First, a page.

In claiming an interest of a legal nature, Honduras put forward two arguments. Firstly, it contended that the status and substance of the 1986 Treaty was at stake in the present case. Honduras argued that by virtue of the 1986 Treaty, it was still entitled to certain sovereign rights and jurisdiction such as oil concessions and fishing activities in the disputed maritime area. Secondly, Honduras argued that the 2007 judgment of the Court had not settled the entire Caribbean Sea boundary between Nicaragua and Honduras. According to Honduras, the 2007 judgment did not rule on the 1986 Treaty and therefore the final point of the boundary between those two countries still remained uncertain.

The Court held that it would place no reliance upon the 1986 Treaty in determining the maritime boundary between Nicaragua and Colombia: this would be determined by the coastline and maritime features of the two parties. The Court then proceeded to ascertain the extent to which the 2007 judgment had determined the course of the single maritime boundary between Nicaragua and Honduras. In the Court’s view, the 2007 judgment was clear on this point and “indisputably had the force of res judicata”. There was, in the Court’s view: “no room for any alternative interpretation”. Consequently, Honduras’ application for permission to intervene also failed.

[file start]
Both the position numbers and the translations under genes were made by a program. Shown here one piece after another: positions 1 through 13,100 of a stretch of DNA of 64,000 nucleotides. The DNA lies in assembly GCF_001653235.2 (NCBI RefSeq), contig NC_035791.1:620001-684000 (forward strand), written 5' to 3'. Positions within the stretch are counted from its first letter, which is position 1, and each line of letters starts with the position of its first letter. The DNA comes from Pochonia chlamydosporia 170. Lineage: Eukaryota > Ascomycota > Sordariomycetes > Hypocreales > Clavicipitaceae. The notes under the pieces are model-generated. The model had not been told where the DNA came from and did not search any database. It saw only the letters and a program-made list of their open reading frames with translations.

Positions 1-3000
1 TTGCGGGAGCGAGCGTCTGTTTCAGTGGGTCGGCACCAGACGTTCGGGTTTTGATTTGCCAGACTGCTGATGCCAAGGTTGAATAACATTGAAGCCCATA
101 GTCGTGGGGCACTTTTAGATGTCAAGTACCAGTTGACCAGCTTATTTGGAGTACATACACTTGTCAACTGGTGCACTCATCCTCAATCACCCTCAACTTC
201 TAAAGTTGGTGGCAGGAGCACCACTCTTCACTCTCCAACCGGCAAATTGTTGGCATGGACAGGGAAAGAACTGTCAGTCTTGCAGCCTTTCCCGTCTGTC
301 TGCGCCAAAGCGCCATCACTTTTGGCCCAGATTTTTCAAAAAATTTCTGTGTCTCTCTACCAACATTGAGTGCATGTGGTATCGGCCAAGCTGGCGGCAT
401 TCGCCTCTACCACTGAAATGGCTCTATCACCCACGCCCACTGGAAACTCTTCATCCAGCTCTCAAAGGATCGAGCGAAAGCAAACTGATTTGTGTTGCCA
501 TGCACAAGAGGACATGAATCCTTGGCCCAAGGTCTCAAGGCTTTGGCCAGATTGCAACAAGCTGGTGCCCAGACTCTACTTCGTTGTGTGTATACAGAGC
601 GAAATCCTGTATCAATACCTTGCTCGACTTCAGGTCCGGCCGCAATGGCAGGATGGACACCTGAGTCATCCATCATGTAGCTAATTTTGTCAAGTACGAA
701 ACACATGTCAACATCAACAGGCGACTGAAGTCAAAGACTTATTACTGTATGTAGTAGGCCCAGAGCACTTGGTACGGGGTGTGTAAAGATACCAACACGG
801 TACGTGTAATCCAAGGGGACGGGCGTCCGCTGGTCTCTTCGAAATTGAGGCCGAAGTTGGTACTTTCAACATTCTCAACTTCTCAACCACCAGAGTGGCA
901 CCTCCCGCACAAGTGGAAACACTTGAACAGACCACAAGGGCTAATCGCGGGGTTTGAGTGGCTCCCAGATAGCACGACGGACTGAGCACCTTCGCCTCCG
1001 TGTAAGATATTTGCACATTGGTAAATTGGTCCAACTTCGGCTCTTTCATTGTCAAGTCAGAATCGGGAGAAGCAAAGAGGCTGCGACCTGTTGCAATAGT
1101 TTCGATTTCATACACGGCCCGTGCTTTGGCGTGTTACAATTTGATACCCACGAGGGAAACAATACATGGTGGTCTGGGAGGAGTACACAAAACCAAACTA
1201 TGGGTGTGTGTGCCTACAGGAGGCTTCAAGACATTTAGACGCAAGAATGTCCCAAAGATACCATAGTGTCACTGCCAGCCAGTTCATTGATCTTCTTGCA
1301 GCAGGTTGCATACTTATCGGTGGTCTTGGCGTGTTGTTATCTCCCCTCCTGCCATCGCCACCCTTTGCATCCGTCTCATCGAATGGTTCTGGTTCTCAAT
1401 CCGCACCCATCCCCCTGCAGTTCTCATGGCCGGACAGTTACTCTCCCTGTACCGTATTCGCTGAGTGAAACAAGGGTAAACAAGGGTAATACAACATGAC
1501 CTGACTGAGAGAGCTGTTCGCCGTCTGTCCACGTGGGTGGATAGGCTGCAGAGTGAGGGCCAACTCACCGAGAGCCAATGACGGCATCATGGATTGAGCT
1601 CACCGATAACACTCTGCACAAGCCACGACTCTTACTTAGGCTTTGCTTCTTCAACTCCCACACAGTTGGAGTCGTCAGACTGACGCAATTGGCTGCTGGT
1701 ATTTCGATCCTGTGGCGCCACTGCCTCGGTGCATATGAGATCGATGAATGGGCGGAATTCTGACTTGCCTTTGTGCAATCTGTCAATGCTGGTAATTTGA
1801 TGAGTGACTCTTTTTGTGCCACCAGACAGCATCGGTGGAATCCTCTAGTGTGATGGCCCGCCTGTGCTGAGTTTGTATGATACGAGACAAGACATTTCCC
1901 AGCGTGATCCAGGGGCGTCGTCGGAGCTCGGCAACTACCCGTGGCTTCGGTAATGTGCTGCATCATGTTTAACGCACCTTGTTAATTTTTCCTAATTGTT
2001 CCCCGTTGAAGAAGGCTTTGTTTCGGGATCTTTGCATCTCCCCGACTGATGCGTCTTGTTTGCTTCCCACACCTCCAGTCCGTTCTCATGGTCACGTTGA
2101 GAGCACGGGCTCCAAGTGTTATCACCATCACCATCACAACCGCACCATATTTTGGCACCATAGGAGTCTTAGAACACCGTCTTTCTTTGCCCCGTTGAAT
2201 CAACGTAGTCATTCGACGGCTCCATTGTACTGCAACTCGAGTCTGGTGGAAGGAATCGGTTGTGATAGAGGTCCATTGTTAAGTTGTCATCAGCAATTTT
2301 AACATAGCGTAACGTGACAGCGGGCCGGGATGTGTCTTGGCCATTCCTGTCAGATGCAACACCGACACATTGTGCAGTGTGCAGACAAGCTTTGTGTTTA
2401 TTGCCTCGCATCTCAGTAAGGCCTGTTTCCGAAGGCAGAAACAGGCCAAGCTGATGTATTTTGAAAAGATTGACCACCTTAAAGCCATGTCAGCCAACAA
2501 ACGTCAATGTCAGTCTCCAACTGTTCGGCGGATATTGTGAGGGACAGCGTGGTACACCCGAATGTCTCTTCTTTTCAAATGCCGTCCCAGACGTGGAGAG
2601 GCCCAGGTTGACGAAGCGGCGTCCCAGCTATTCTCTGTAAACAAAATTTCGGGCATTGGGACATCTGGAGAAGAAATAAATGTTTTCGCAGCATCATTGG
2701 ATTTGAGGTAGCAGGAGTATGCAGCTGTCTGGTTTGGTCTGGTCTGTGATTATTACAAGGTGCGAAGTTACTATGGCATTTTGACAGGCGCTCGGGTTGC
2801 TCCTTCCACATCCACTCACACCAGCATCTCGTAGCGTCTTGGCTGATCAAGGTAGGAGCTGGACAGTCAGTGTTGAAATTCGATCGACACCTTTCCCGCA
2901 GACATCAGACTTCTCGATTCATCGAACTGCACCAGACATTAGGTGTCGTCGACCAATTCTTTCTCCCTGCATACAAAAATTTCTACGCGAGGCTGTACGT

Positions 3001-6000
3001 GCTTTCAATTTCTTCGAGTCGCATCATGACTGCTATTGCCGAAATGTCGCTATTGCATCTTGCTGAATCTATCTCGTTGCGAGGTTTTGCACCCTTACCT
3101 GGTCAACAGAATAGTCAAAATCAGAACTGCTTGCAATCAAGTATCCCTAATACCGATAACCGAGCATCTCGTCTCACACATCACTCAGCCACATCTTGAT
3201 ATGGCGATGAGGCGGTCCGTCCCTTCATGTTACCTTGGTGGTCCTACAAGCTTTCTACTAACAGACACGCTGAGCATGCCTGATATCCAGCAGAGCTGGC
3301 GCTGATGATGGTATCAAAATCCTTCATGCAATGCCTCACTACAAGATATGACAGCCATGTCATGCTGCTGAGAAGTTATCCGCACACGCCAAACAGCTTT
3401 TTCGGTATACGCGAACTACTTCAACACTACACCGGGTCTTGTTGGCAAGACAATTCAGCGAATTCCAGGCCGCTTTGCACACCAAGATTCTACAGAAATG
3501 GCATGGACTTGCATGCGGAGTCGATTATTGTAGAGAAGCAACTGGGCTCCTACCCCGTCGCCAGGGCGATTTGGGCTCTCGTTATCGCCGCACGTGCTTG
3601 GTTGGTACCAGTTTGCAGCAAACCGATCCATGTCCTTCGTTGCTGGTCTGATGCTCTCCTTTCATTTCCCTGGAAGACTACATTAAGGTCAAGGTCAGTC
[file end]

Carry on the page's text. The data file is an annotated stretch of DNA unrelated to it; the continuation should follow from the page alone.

Threshold required for intervention remains high

These recent judgments reinforce the high threshold to be met by States before they can succeed in an application for permission to intervene in disputes before the Court. The Court reiterated that: “the raison d’ĂȘtre of intervention is to enable a third State, whose legal interest might be affected by a possible decision of the Court, to participate in the main case in order to protect that interest”. It was not: “to introduce a new case alongside the main proceedings”.

While Article 59 of the Court’s Statute provides that decisions of the court have “no binding force except between the parties and in respect of that particular case”, the Court itself has acknowledged in previous jurisprudence that: “the protection afforded by Article 59 of the Statute may not always be sufficient” (Land and Maritime Boundary between Cameroon and Nigeria (Cameron v Nigeria); Aegean Sea Continental Shelf (Greece v Turkey). These latest judgments lend further weight to that view; the Court explicitly stated that in order for Costa Rica to succeed in its application for permission to intervene, it would have to demonstrate that it required: “a protection that is not provided by the relative effect of decisions of the Court under Article 59 of the Statute”.

What should States considering intervention do?

It remains a significant challenge for States wishing to intervene in a dispute before the Court to demonstrate that they possess an interest of a legal nature that may be affected. A State that considers its interests may be affected by a dispute being heard by the Court should seek legal advice on whether an application seeking permission to intervene is likely to prove successful, or whether it would be desirable to bring separate proceedings against any of the parties involved.